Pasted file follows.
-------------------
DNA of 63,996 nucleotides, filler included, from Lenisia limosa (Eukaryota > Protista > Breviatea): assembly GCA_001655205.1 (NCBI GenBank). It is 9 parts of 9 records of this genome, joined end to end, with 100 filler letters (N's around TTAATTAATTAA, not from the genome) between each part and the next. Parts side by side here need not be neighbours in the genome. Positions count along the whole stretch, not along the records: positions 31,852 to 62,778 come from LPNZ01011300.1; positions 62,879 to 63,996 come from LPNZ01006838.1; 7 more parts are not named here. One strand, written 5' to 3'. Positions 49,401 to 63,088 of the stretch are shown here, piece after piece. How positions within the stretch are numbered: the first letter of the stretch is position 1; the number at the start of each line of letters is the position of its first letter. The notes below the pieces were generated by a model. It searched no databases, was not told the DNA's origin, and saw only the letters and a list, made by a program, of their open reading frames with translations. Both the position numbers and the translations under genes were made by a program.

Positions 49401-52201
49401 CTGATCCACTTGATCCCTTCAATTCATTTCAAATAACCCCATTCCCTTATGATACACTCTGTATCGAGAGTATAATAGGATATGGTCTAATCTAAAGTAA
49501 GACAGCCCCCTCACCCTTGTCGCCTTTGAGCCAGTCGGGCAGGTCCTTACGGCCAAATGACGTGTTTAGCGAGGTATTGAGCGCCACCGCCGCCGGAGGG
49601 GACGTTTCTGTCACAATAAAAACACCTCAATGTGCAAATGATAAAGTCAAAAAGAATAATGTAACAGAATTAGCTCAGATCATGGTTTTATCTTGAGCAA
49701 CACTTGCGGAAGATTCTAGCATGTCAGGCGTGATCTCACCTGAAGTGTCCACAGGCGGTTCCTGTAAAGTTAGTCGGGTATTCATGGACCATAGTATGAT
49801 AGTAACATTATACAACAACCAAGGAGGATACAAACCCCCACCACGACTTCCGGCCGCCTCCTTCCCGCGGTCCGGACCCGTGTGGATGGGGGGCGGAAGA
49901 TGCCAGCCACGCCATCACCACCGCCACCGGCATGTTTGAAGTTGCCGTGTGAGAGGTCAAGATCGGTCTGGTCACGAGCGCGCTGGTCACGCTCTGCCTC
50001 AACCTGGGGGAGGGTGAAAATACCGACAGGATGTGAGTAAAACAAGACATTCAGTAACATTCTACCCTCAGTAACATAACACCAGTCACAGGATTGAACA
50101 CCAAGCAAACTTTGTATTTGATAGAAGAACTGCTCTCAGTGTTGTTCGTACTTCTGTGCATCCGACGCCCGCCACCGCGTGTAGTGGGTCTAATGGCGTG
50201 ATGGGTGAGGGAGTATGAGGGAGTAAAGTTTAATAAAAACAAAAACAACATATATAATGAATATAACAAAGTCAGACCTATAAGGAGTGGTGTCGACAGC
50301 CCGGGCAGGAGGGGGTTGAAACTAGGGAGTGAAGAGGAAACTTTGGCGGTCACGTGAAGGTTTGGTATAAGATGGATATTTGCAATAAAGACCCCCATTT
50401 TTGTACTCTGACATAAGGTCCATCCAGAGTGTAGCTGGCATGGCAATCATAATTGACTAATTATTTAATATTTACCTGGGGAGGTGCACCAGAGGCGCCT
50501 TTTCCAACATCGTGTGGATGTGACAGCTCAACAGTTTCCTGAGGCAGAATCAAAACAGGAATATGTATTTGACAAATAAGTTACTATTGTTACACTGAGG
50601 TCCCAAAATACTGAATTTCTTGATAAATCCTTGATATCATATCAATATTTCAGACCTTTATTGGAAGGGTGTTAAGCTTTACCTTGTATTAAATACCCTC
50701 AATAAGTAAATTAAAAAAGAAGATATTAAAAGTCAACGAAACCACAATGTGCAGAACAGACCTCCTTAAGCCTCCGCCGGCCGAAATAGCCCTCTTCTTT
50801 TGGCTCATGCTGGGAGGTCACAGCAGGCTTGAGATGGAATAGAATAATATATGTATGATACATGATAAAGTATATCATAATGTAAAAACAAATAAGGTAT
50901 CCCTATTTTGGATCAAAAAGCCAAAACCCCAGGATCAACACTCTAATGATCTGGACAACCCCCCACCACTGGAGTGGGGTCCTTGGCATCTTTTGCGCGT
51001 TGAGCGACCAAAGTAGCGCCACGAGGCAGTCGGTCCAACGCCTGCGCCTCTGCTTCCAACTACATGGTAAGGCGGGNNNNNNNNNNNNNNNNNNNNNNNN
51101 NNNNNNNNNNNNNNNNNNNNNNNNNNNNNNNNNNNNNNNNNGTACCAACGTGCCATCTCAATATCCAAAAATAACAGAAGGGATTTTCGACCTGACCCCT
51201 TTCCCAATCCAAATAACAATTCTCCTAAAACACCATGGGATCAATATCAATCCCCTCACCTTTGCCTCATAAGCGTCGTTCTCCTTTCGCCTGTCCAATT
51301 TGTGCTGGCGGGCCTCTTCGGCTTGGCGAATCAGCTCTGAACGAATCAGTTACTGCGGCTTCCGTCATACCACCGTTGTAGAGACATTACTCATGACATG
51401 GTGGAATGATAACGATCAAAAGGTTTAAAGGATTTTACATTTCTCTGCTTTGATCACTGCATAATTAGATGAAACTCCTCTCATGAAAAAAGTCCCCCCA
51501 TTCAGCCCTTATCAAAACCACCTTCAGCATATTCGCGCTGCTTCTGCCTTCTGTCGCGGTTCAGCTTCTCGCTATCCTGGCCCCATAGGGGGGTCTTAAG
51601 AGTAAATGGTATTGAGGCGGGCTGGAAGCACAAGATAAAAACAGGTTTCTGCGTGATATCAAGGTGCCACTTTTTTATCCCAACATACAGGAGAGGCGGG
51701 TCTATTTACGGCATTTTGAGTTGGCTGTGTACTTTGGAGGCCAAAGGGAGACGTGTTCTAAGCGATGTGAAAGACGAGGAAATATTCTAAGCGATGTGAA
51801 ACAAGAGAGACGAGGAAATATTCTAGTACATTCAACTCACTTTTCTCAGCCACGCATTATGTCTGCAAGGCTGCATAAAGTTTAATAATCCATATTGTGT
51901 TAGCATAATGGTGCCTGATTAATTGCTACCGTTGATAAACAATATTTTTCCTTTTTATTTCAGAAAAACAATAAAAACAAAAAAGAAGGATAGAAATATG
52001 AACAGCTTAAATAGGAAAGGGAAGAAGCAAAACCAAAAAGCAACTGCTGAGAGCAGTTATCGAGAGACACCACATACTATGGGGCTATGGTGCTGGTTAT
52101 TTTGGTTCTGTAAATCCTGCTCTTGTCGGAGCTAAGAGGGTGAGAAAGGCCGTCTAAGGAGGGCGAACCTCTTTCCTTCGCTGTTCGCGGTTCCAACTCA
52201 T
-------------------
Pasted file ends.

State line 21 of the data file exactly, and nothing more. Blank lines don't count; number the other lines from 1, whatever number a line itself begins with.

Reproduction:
51201 TTCCCAATCCAAATAACAATTCTCCTAAAACACCATGGGATCAATATCAATCCCCTCACCTTTGCCTCATAAGCGTCGTTCTCCTTTCGCCTGTCCAATT